Folk numeracy

16 10 2009

According to Michael Shermer, who coined the term, Folk numeracy is our natural tendency to misperceive and miscalculate probabilities, to think anecdotally instead of statistically, and to focus on and remember short-term trends and small-number runs.

For more explanation, read his article “Why Our Brains Do Not Intuitively Grasp Probabilities” on Scientific American.

Well, this looks like heavy stuff and in a way it is. This term doesn’t seem to be a very well-known one and googling it will only point you to the Michael Shermer’s articles on Scientific American and his book The Mind of the Market. Then, how and where (and why) did I come across this term? This was brought up by my instructor in the BI/DW class. To be frank, I didn’t see the connection then and have difficulty to comprehend the association even now. 🙂 My best guess is that he might be referring to the enormous amount of data involved in a BI project, and our incapability to accurately gauge it.

Anyways, I duteously read the recommended articles and even got a copy of The Mind of the Market from the library. I felt drawn to the concept and immediately became curious to know more. So, I’ve started reading the book. I have to admit that I’m actually struggling through the book, trying to understand the heavy economic and evolutionary jargon, supplementing my mission with inputs from the wikis to make myself familiar with such concepts as liberalism, conservatism, capitalism, mercantilism etc. Despite the huge effort, I’m persevering in the hope that the read would be rewarding in the end. Now, after reading 3 chapters, I must say I’m glad that I stayed on course. Obviously some of the stuff is above my head but reading such a complex work is a new experience for me.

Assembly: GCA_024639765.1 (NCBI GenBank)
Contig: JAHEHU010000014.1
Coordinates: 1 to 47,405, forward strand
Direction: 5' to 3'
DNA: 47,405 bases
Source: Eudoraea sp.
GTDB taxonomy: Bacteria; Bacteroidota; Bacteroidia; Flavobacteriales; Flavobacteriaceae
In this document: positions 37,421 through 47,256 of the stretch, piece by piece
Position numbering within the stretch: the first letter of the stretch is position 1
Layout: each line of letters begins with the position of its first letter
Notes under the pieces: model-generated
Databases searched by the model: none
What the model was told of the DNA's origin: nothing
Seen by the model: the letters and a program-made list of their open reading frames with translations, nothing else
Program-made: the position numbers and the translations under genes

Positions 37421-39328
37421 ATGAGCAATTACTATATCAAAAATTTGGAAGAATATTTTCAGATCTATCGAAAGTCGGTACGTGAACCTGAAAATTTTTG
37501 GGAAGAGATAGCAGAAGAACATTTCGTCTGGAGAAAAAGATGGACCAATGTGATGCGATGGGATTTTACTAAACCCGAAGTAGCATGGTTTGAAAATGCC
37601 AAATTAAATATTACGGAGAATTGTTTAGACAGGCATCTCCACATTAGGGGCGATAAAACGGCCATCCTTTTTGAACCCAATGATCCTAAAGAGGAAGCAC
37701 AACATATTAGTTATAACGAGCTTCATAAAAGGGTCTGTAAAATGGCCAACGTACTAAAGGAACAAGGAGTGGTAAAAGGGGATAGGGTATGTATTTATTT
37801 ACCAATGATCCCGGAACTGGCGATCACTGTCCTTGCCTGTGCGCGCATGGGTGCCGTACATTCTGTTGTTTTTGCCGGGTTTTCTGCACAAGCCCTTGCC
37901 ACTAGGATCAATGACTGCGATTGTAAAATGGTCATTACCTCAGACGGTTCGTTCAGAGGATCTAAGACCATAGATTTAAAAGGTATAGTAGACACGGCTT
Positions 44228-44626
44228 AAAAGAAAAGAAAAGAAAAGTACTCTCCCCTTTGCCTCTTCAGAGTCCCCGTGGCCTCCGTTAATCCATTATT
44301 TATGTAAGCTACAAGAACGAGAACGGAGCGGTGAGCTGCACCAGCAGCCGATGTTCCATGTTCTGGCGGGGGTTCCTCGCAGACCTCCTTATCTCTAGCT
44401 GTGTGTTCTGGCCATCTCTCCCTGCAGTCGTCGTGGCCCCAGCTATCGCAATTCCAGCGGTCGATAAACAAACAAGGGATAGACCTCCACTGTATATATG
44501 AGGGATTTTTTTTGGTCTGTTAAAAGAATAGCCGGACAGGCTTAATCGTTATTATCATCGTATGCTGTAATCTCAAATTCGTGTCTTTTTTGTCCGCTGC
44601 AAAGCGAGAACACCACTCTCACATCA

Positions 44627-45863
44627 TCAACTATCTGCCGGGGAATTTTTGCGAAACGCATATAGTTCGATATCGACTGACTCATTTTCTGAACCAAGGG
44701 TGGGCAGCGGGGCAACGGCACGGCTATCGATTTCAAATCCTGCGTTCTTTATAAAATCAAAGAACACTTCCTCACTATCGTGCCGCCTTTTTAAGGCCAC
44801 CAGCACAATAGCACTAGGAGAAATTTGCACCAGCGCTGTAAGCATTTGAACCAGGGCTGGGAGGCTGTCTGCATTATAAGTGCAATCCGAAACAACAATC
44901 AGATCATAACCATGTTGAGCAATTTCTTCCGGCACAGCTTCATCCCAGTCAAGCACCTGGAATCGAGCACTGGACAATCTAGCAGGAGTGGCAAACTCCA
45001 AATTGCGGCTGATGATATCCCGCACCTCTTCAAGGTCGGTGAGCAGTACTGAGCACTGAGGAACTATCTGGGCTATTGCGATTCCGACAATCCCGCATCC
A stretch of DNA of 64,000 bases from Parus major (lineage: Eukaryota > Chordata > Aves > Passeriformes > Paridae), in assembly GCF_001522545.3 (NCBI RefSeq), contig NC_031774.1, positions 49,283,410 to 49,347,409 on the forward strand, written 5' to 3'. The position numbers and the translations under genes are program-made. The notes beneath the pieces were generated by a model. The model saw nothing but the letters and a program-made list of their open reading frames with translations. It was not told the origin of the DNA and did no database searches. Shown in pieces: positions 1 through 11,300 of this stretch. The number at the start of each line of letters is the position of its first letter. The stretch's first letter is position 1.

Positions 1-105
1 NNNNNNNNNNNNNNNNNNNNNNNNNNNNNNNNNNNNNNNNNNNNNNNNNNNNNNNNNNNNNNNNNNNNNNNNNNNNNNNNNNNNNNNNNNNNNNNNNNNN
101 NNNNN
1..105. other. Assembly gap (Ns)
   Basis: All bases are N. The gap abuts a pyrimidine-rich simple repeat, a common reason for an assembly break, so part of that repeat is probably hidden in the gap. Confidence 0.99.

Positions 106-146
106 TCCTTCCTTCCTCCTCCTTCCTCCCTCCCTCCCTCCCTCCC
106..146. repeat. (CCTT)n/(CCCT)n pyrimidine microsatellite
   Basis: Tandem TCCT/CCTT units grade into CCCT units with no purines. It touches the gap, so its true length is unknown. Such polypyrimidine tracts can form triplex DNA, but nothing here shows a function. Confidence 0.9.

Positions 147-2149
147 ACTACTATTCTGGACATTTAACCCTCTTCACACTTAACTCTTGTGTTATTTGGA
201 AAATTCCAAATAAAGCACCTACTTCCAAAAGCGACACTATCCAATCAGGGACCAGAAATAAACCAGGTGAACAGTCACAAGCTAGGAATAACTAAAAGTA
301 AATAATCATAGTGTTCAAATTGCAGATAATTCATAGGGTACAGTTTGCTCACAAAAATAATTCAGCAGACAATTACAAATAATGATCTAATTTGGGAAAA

Till now, he talked about how the evolutionary and economic systems are similar in that they are both driven from the bottom rather than from the top. In  Nature, evolution is caused by the natural selection (the actions and interactions of the nature and life) and not by some designer at top. Likewise, the economy is driven by the consumers and not by the producers/government. Michael Shermer is clearly pro-Adam Smith and pro-Darwin. As you all know, Adam Smith is often regarded as the Father of Economics. His most notable contribution is ‘The Wealth of Nations’, in which he argued against mercantilism and for barrier-free trade/market.




One response

15 11 2009
Money and happiness « Peek Inside My Mind

[…] most complex and in-depth book I’ve ever read. I talked a little about it in my earlier post – Folk Numeracy. Now that I’ve finished reading it I have more to […]

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